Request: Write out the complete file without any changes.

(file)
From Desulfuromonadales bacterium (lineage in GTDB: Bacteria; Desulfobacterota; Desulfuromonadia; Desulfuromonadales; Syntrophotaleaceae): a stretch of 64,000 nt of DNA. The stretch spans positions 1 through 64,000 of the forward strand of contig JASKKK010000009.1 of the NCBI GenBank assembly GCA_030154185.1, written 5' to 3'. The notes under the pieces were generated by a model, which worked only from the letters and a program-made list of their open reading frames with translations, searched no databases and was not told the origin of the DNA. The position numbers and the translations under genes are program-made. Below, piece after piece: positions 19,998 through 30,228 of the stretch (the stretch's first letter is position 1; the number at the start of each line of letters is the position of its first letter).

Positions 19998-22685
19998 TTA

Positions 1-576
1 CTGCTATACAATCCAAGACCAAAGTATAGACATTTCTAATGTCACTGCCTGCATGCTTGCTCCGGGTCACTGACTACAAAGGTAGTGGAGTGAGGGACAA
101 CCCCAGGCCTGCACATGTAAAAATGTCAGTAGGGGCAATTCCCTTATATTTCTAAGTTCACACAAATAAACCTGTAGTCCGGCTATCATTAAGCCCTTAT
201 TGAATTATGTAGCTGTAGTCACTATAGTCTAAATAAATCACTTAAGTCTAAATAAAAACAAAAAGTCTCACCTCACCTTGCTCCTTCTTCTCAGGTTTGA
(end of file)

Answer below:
From Desulfuromonadales bacterium (lineage in GTDB: Bacteria; Desulfobacterota; Desulfuromonadia; Desulfuromonadales; Syntrophotaleaceae): a stretch of 64,000 nt of DNA. The stretch spans positions 1 through 64,000 of the forward strand of contig JASKKK010000009.1 of the NCBI GenBank assembly GCA_030154185.1, written 5' to 3'. The notes under the pieces were generated by a model, which worked only from the letters and a program-made list of their open reading frames with translations, searched no databases and was not told the origin of the DNA. The position numbers and the translations under genes are program-made. Below, piece after piece: positions 19,998 through 30,228 of the stretch (the stretch's first letter is position 1; the number at the start of each line of letters is the position of its first letter).

Positions 19998-22685
19998 TTA

Positions 1-576
1 CTGCTATACAATCCAAGACCAAAGTATAGACATTTCTAATGTCACTGCCTGCATGCTTGCTCCGGGTCACTGACTACAAAGGTAGTGGAGTGAGGGACAA
101 CCCCAGGCCTGCACATGTAAAAATGTCAGTAGGGGCAATTCCCTTATATTTCTAAGTTCACACAAATAAACCTGTAGTCCGGCTATCATTAAGCCCTTAT
201 TGAATTATGTAGCTGTAGTCACTATAGTCTAAATAAATCACTTAAGTCTAAATAAAAACAAAAAGTCTCACCTCACCTTGCTCCTTCTTCTCAGGTTTGA